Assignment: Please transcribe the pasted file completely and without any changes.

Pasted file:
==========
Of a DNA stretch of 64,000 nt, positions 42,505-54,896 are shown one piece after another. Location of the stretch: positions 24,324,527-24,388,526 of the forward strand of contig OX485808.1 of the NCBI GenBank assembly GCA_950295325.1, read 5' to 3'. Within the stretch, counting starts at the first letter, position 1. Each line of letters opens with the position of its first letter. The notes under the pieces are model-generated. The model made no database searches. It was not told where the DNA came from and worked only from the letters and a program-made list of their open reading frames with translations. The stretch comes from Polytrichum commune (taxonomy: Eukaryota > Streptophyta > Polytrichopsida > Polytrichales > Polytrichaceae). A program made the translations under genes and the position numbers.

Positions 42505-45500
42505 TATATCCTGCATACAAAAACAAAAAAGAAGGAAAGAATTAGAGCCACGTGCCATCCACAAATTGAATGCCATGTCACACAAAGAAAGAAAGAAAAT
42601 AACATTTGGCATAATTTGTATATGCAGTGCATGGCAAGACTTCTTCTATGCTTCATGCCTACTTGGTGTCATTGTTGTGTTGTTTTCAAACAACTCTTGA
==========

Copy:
Of a DNA stretch of 64,000 nt, positions 42,505-54,896 are shown one piece after another. Location of the stretch: positions 24,324,527-24,388,526 of the forward strand of contig OX485808.1 of the NCBI GenBank assembly GCA_950295325.1, read 5' to 3'. Within the stretch, counting starts at the first letter, position 1. Each line of letters opens with the position of its first letter. The notes under the pieces are model-generated. The model made no database searches. It was not told where the DNA came from and worked only from the letters and a program-made list of their open reading frames with translations. The stretch comes from Polytrichum commune (taxonomy: Eukaryota > Streptophyta > Polytrichopsida > Polytrichales > Polytrichaceae). A program made the translations under genes and the position numbers.

Positions 42505-45500
42505 TATATCCTGCATACAAAAACAAAAAAGAAGGAAAGAATTAGAGCCACGTGCCATCCACAAATTGAATGCCATGTCACACAAAGAAAGAAAGAAAAT
42601 AACATTTGGCATAATTTGTATATGCAGTGCATGGCAAGACTTCTTCTATGCTTCATGCCTACTTGGTGTCATTGTTGTGTTGTTTTCAAACAACTCTTGA